• the process of constructing the "chalice" as an integrated object points to a number of challenges which can be described by geometrical analogy:
    • orientation: it is to be expected that any shared sense of orientation within a common framework would not be easily achieved in practice
    • proportion: it is to be expected that the relative importance of each would be differently understood, resulting in dimensions and proportions difficult to interrelate
    • symmetry and minimal eccentricity: in the case of the ellipse, for example, this could well be a challenge to ensure given the importance differently attached to the two focal points
  • the alternative approach to hyperboloid construction using tilted wires (see discussion) is suggestive of polarized understandings and their necessary twistedness, especially if the rigid wires are treated as "axes of bias" (whether in inter-sectoral dialogue, inter-cultural dialogue, understandings of meaningful work, or lifestyle preferences) as adapted from the cognitive bias exploration of W T Jones (The Romantic Syndrome; toward a new methodology in cultural anthropology and the history of ideas, 1961)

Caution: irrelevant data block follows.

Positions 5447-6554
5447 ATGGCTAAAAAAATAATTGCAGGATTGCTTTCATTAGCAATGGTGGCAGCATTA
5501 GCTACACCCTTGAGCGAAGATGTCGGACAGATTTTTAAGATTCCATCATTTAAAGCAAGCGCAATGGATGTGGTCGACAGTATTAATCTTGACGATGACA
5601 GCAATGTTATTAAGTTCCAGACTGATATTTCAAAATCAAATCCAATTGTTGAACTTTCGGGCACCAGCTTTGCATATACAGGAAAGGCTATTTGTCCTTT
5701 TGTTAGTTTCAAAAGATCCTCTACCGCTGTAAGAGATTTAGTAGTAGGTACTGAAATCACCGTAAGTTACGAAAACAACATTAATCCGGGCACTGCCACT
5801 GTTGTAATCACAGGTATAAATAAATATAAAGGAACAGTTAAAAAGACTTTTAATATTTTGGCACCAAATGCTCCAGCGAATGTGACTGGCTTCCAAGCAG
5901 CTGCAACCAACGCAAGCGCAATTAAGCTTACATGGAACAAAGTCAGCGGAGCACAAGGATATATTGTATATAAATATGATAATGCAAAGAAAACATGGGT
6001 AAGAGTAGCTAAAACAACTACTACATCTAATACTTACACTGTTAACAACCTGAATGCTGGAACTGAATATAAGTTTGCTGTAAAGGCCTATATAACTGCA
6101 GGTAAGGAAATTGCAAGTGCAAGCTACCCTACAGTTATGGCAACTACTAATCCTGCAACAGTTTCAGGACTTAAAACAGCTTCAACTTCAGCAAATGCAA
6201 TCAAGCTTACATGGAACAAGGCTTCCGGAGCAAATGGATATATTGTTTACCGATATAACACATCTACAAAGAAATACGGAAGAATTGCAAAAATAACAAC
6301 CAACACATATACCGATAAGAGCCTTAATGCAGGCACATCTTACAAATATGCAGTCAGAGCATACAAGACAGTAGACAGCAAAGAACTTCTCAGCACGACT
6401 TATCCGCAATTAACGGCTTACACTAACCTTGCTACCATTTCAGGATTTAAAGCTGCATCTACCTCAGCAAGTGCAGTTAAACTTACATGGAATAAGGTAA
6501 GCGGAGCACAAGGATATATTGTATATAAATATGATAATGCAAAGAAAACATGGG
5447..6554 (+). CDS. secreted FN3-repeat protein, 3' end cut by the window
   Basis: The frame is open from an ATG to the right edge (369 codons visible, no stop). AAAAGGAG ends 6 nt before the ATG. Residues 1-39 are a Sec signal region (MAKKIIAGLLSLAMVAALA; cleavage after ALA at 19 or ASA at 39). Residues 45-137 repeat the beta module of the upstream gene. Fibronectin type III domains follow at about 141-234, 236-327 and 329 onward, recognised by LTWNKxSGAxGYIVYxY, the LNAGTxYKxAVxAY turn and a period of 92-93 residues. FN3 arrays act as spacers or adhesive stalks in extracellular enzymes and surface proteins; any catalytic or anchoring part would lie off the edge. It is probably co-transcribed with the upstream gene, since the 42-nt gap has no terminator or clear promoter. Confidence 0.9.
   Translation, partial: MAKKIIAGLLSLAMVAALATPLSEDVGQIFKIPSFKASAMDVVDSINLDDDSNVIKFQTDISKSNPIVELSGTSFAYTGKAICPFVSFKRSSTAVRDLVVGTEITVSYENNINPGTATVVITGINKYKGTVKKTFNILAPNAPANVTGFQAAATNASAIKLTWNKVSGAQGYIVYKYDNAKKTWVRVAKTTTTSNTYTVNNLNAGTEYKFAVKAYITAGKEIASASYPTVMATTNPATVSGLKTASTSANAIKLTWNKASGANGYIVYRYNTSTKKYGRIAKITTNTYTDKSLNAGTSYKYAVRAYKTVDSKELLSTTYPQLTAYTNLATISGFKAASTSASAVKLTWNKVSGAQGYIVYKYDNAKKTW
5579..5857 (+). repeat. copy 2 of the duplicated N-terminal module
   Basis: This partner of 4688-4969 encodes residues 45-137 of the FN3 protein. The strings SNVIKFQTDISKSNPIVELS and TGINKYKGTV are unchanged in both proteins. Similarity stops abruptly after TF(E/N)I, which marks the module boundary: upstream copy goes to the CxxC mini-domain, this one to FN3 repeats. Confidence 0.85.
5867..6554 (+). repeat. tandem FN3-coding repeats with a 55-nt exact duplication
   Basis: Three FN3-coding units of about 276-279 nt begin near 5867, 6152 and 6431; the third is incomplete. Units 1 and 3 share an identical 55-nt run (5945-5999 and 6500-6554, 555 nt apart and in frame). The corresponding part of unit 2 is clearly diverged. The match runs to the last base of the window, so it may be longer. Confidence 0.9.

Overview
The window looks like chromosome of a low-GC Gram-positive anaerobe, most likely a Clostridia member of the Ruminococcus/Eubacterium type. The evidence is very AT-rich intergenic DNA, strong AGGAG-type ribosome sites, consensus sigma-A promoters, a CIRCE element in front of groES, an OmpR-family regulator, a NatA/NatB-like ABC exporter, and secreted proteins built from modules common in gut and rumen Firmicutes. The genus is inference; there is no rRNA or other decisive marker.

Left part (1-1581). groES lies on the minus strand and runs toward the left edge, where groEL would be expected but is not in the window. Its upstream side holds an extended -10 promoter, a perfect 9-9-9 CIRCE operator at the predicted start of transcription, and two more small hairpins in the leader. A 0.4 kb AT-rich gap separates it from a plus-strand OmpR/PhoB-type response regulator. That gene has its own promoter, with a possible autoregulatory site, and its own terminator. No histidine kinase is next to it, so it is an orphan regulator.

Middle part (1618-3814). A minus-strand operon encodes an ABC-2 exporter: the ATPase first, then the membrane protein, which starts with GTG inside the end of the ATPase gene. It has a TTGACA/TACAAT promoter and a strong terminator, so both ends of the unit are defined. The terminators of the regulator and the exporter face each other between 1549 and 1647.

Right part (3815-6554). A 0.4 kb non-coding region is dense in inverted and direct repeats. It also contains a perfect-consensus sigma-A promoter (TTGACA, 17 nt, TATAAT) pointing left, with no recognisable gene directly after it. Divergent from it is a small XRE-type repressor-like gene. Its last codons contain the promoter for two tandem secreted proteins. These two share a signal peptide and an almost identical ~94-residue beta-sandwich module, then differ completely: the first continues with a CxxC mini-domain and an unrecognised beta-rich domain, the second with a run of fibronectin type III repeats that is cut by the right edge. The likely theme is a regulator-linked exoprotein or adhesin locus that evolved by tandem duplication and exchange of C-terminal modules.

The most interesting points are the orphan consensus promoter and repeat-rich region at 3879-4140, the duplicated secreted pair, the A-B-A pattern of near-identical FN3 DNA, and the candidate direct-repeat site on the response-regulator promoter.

• the four lower order question-catastrophes (in the light of the table above) might be considered to form a 4-quadrant (or 16-celled) "table" lying "beneath" the "chalice" and on which it may then be placed at the common point of the quadrants
  • the three components of the "chalice" may be used to distinguish information (hyperboloid), knowledge (ellipsoid), and wisdom (paraboloid) and their associated questions: "what", "who" and "why", respectively -- whilst emphasizing the connectivity between them, and to the "data" table beneath them

Explanatory frameworks